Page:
From the Tao Oracle comes the card "The Arousing:"
Padma calls this image "a shake-up that's a wake-up." It made me remember an incident when I first started driving on my own as a teenager. I was on a curvy, country road going too fast when I ran slightly off the road. I instinctively jerked the wheel to get back on the pavement, and the car tried to flip. I was in a heavy, old Chevy Impala, so instead of flipping, I rode on two wheels a ways before the car eventually rolled down on all four wheels. I was so scared, I don't think I took a breath the whole time. But the experience did teach me a valuable driving lesson. Like the Page above, I need to pay attention and apply what I've been taught so I don't have to learn all my lessons the hard way.

Sunday, September 8, 2013

Married to Amazement

From the Art of Life Tarot, Death (detail of Death and Life by Gustav Klimt):
Death twitches in my ear, "Live," he says "I am coming." ~ Virgil

I don't know what caused it, perhaps the deaths of my father and father-in-law, but years ago I started reading the daily obituaries in the paper to see if I knew any of the people listed there. Death has become a part of what I think about and plan for now, with Living Wills and cremation requests. As I look at Klimt's painting, I notice all the crosses on Death's robe and wonder if religion has fueled our fear of endings. I was brought up in a fundamental church that believed sinners would live in anguish for eternity in the bowels of hell; emphasis was definitely placed on the hereafter instead of the now. Although I don't subscribe to that man-made belief anymore and haven't a clue what comes afterward, I refuse to believe it is something gruesome. What I do feel is important is appreciating the present moment in front of me instead of worrying about the future. When my ending comes, I want to be able to say (in the words of Mary Oliver), "I was a bride married to amazement. I was the bridegroom, taking the world into my arms."

From the Tao Oracle comes the card "Keeping Still:"
In Padma's book, she explains that many traditions use the mountain to symbolize the stillness of our Buddha nature. Just as the mountain rises above the valley below it, meditation can shift our attention away from the busyness of the mind and give us an objective overview. In this state, we can look without attachment to the comings and goings of life. Such detachment doesn't mean we attempt to distance ourselves from life; rather it gives us a chance to enjoy and appreciate it without trying to strangle it with our likes and dislikes. There will be happy endings and sad ones; either way training my mind to be still will help me deal with them.

Saturday, September 7, 2013

The Magic of Gentle Love

This week I'll be using the Art of Life Tarot created by Charlene Livingstone and published by U.S. Games. Today's draw is the Queen of Cups (from a detail of Mary Cassatt's painting Breakfast in Bed):
"Blessed is the influence of one true, loving human soul on another." ~ George Eliot

Put a sleepy adult in a comfy bed, and it automatically becomes a magnet for kids and pets. This image reminds me of growing up with my grandmother. Every morning I would rise at some ungodly hour and pad into her bedroom to see if she was awake. Of course she would play "possum" as long as she could, but eventually she would gather me into her bed. We would snuggle together while she told me stories about her own childhood. That memory of feeling so close and loved by another human being is still fresh in my mind many years later. Eliot had it right - the unconditional love one person can have for another can truly work magic.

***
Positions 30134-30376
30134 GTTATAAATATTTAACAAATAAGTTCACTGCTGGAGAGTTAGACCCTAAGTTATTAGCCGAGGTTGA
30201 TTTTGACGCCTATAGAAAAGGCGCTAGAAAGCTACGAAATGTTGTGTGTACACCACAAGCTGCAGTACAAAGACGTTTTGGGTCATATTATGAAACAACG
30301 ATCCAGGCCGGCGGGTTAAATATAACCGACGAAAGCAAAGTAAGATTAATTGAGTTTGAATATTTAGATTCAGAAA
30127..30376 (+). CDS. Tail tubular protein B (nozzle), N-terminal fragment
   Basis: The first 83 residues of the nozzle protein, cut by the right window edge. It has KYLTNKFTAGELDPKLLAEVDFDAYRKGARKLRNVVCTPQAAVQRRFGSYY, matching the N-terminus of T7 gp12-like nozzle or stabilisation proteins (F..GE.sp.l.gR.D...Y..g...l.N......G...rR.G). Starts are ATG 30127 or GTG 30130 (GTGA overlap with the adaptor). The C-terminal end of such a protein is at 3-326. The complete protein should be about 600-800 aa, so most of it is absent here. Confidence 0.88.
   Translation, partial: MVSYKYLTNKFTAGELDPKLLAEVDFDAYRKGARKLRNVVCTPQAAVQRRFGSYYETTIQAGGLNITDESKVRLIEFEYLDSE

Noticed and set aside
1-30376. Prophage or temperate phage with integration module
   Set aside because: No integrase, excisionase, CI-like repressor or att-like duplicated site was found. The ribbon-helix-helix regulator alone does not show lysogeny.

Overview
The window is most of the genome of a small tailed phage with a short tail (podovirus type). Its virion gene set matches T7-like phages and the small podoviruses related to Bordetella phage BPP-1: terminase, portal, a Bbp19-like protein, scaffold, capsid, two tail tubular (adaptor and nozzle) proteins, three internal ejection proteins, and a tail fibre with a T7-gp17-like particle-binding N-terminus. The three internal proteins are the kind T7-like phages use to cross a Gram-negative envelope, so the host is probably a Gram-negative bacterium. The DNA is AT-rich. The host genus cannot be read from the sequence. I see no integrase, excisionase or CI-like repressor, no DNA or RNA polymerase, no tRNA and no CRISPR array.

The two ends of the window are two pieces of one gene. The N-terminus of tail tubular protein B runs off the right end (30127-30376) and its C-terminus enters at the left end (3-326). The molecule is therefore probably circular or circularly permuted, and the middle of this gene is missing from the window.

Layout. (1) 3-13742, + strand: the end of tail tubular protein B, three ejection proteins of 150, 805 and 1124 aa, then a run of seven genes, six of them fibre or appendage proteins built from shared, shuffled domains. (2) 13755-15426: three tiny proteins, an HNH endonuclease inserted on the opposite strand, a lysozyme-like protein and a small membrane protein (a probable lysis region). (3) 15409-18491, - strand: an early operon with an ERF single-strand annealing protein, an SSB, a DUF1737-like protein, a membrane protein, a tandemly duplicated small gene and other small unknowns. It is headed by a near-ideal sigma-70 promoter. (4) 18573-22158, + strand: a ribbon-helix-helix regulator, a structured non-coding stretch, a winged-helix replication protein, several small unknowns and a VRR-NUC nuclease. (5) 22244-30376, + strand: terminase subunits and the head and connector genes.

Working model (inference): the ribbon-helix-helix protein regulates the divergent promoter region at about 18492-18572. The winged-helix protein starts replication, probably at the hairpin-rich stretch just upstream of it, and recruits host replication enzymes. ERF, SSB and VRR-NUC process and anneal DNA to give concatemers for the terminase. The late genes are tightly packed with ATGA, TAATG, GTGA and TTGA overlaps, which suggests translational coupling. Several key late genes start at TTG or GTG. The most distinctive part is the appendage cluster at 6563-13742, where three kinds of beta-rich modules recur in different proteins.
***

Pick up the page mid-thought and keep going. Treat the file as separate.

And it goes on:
The other deck I'll be using this week is the Tao Oracle created by Ma Deva Padma and published by St. Martin's Press. This morning's draw is "The Gentle:"
This painting looks soft and fuzzy, like seeing it through sleepy eyes. In our society, not much could be described as gentle. We expect people and situations to act or change quickly, as if they were a car with the gas pedal pushed to the floor. But it is an impossibility in many cases, and this card encourages me to take the opposite approach. Just as a gentle stream can polish the rocks it flows past over time, I need to commit to the long haul of taking the path of least resistance. Circumstances might not change overnight, but following the way of kindness and tenderness can leave relationships intact instead of broken.

Friday, September 6, 2013

Complete Focus with Claws Extended

From the Druidcraft Tarot, the Eight of Pentacles:
There's nothing like working with molten metal to help keep your focus. This fellow has had to learn innumerable skills to get to this point: the amount of each metal to use, how to carve a mold, the temperature needed to melt the metal, how to pour it into the mold and how to file and smooth the figure once it comes out. Without distractions, he can practice and perfect his knowledge and craft. I've had a project I've been working on, but the daily unexpected stuff I've had to deal with has kept me from making too much progress. It's hard to keep plugging along when it seems you're moving inches instead of miles toward the goal. Today promises to be a day that I'll have time to devote to my work, which would be a welcome gift.

From the Druid Animal Oracle comes the Scottish wildcat ("Cat"):
This animal is my ancestral clan's symbol, so it is doubly important to me. The wildcat is no domestic cat; it is both fierce and cautious. It will watch with detachment to see if the object of its attention is prey, predator or a something that it doesn't need to be concerned about before it takes any action. But if they feel threatened, they can be a force to be reckoned with - rangers and others who have tried to capture them are quite aware of their ability to bite clean through protective gloves and hands. This cat suggests I guard my work and share it only with those I trust. Plagiarists lurk everywhere, particularly on the internet.